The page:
I Need My (White) Space
A friend visiting my home a while back gestured over to an empty wall and said, “You need to fill that space with pictures.” From her viewpoint, the space looked unfinished, uninspiring, sadly wasted. To me, the whitespace (that wasn’t white by the way) looked sophisticated and uncluttered. A welcome pause that moved the attention to other points of interest.
When I present creative concepts to a client using whitespace as a design element, the typical reaction is, “Can we put another image/paragraph/logo/coupon/QR code on that space?” I can. But I often don’t want to and here’s why.
The more whitespace you have, the more the eye is drawn to what’s actually there. And the faster the viewer can get to it. Whitespace speeds things up, guiding the attention to your compelling photography, catchy headline or pithy pull quote. It makes someone more keen to read your message because (1) it’s easier to find, and (2) they know they don’t have to invest too much of their time. Whitespace removes the distractions and serves as a guide to what’s important: Your message. Your brand. Your call-to-action.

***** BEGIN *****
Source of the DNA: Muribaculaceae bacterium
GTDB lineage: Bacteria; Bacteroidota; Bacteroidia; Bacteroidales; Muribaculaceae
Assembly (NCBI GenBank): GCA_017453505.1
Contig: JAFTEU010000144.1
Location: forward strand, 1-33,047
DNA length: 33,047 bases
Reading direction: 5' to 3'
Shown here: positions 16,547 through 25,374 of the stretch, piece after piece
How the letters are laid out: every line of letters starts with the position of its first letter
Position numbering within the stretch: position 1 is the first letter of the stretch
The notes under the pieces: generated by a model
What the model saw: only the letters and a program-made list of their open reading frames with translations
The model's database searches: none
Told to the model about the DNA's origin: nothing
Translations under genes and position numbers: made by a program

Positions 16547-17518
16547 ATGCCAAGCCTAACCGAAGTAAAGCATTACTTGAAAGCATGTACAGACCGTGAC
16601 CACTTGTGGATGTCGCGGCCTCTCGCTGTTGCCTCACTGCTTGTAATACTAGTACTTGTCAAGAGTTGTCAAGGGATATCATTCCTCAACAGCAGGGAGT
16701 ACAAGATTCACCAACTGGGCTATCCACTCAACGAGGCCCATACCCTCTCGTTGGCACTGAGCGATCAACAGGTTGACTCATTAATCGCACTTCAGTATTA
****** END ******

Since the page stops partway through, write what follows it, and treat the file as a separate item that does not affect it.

Here’s a riddle for you: When is whitespace not whitespace?
When it’s whitespace with color. Any color. Like my wall. The key word here is space, empty, negative space that frames content and draws attention to what really matters.
The next time you see a cluttered e-blast, a confusing webpage, a packed advertisement, or printed piece crammed with copy and tiny photographs, ten bucks says you’ll be editing out the non-essentials in your head. It’s amazing what doesn’t really need to be there.